RESULTS: In total, 953 (83%) individuals completed at least one digital follow-up survey (mean age = 57 years, range: 20–91). Most had achieved secondary education (95%) and had a monthly household income of 6001–12,000 Swiss Francs (41%). The majority (>80%) of the population reported “normal” depression, anxiety, and stress levels according to the DASS-21. We found no significant change in any of the subscales over time. Compared to those with middle household incomes, people with low household incomes reported higher anxiety levels (Odds Ratio [OR] = 2.11, p = 0.041). People with a tertiary education reported lower anxiety levels than those with a secondary education (OR = 0.39, p = 0.009).

CONCLUSIONS: Most participants reported normal levels of psychological distress during the COVID-19 pandemic from February to November 2021. People with lower education levels and low incomes were more vulnerable to anxiety and should be considered in mental health campaigns.


The COVID-19pandemic has affected mental health [1–5]. A meta-analysis found a 21% increase in the prevalence of psychological distress in the general population during the pandemic [6]. According to the World Health Organization (WHO), the prevalence of depression and anxiety increased by up to 25% and caused more than 110 disability-adjusted life years (DALYs) per 100,000 population worldwide [2]. Compared to before the pandemic, several studies have found increases in mental health problems, such as depression, anxiety, and stress [3, 7–10]. Studies investigating the Ebola and Severe Acute Respiratory Syndrome (SARS) pandemics also showed worse mental health and increased suicide rates during those pandemics [11, 12]. Employment status [13], health status, Polymerase Chain Reaction (PCR) tests, and seropositivity [15] may affect psychological distress. Age, sex, and nationality also affect psychological distress [14, 15]. Nationality’s effect means that within countries, people who have migrated from elsewhere may be more affected.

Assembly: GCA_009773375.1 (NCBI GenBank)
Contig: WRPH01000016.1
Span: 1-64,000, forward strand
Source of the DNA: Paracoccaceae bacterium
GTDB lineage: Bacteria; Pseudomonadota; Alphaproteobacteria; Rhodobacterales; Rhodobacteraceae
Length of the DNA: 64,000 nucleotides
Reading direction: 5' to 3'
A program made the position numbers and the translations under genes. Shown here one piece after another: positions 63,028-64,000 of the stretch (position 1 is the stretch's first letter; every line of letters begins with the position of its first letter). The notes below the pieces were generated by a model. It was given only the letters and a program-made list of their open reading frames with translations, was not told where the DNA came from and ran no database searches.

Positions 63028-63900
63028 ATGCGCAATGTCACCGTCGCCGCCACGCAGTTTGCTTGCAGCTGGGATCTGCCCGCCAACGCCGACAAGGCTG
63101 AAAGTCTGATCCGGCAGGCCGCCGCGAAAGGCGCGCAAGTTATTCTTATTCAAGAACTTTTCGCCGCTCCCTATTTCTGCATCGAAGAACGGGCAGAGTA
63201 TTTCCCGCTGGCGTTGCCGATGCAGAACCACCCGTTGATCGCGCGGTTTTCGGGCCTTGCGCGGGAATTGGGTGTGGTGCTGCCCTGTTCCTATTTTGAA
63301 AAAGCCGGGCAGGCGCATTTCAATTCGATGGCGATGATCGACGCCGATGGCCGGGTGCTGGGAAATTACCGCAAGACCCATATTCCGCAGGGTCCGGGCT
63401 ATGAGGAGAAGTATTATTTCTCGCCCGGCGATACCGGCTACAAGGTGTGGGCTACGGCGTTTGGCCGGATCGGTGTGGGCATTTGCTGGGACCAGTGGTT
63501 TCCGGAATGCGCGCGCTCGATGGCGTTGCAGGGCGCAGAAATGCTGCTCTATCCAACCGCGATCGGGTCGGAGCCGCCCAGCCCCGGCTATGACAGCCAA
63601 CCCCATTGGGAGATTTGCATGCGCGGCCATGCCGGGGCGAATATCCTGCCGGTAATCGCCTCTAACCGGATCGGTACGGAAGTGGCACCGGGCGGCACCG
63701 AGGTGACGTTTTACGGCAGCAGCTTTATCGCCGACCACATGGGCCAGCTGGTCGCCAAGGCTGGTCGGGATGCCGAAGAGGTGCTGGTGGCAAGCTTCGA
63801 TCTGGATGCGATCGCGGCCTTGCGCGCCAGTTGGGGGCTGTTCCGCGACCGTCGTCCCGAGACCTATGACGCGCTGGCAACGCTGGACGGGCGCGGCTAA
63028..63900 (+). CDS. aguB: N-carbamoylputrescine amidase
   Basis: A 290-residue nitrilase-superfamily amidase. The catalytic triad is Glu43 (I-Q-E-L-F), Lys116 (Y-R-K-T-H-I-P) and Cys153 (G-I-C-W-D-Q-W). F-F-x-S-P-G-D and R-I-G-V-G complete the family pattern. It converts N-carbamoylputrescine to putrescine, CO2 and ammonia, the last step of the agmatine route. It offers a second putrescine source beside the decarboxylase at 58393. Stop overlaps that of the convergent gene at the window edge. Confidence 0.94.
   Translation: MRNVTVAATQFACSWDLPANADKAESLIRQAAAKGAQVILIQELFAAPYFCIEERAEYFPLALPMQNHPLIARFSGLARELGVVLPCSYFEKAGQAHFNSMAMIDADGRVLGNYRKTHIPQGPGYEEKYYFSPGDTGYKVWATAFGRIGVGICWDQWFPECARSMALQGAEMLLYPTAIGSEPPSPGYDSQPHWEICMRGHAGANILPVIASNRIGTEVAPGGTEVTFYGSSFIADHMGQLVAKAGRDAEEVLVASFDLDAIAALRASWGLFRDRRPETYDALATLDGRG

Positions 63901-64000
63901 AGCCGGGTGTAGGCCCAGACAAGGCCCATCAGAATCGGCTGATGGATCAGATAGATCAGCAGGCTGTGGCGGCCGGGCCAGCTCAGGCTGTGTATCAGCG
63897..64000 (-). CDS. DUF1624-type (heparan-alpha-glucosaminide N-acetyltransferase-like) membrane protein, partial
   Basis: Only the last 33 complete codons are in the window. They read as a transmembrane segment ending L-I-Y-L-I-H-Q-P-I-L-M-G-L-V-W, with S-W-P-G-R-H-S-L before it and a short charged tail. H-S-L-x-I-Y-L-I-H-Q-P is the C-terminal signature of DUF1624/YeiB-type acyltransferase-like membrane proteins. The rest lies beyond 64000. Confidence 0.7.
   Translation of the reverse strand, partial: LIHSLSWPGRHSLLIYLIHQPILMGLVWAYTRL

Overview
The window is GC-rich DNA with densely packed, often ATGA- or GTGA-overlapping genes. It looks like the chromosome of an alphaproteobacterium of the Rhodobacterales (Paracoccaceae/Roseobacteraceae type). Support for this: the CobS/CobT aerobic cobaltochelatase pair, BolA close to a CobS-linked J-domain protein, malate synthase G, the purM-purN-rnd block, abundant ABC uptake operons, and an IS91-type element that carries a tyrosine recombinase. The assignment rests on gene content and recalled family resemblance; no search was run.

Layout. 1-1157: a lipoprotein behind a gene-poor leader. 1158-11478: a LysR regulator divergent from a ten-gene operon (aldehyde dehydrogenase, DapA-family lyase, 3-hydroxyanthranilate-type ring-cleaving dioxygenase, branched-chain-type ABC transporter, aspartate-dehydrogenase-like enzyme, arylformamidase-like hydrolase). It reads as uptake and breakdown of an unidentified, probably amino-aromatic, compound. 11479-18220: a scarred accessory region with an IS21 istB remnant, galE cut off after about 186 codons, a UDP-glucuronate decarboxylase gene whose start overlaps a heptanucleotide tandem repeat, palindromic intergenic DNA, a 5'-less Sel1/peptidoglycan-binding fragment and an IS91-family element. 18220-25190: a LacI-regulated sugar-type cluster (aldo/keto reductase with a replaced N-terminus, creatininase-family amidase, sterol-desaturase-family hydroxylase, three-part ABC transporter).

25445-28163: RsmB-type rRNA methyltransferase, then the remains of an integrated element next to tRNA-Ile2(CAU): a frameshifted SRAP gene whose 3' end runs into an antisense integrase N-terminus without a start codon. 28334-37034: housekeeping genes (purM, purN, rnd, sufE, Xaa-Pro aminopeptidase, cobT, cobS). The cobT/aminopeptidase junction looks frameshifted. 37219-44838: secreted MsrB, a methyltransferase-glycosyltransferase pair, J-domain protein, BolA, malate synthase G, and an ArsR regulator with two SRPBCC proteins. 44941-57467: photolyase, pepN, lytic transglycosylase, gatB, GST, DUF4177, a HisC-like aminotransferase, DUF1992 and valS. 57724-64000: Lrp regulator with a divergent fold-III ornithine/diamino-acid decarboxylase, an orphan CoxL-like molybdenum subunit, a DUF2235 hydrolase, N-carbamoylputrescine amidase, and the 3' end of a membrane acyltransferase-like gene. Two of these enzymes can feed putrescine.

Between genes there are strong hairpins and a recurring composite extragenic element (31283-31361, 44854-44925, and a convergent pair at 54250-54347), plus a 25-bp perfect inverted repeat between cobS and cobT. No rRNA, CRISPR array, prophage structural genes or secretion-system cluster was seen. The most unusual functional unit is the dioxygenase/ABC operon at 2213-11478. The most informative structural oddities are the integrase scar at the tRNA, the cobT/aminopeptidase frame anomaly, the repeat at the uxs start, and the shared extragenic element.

As in other countries, the Swiss population had to modify their daily lives to adapt to the pandemic. The Swiss government declared the first restrictions in Switzerland based on increasing numbers of COVID-19 cases in March 2020 [16], and slowly lifted them before imposing stricter measures in autumn and winter 2020 due to rising infection numbers. Compared to other countries Switzerland experienced the second COVID-19 wave with minor restrictions during the winter of 2020/2021.